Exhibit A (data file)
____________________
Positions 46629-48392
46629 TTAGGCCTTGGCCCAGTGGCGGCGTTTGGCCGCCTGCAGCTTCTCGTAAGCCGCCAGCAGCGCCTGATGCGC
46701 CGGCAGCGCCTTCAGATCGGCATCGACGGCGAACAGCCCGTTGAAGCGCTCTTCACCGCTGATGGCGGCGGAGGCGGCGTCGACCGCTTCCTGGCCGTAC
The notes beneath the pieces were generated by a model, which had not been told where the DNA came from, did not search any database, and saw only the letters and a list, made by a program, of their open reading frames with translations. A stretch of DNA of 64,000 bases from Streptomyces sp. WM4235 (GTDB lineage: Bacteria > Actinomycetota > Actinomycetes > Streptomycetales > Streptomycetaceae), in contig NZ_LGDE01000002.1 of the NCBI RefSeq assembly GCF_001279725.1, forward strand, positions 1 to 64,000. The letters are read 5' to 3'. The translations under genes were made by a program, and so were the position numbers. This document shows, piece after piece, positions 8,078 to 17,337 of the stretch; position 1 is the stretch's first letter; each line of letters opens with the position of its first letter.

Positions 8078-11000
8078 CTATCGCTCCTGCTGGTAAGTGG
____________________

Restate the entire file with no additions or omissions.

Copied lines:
Positions 46629-48392
46629 TTAGGCCTTGGCCCAGTGGCGGCGTTTGGCCGCCTGCAGCTTCTCGTAAGCCGCCAGCAGCGCCTGATGCGC
46701 CGGCAGCGCCTTCAGATCGGCATCGACGGCGAACAGCCCGTTGAAGCGCTCTTCACCGCTGATGGCGGCGGAGGCGGCGTCGACCGCTTCCTGGCCGTAC
The notes beneath the pieces were generated by a model, which had not been told where the DNA came from, did not search any database, and saw only the letters and a list, made by a program, of their open reading frames with translations. A stretch of DNA of 64,000 bases from Streptomyces sp. WM4235 (GTDB lineage: Bacteria > Actinomycetota > Actinomycetes > Streptomycetales > Streptomycetaceae), in contig NZ_LGDE01000002.1 of the NCBI RefSeq assembly GCF_001279725.1, forward strand, positions 1 to 64,000. The letters are read 5' to 3'. The translations under genes were made by a program, and so were the position numbers. This document shows, piece after piece, positions 8,078 to 17,337 of the stretch; position 1 is the stretch's first letter; each line of letters opens with the position of its first letter.

Positions 8078-11000
8078 CTATCGCTCCTGCTGGTAAGTGG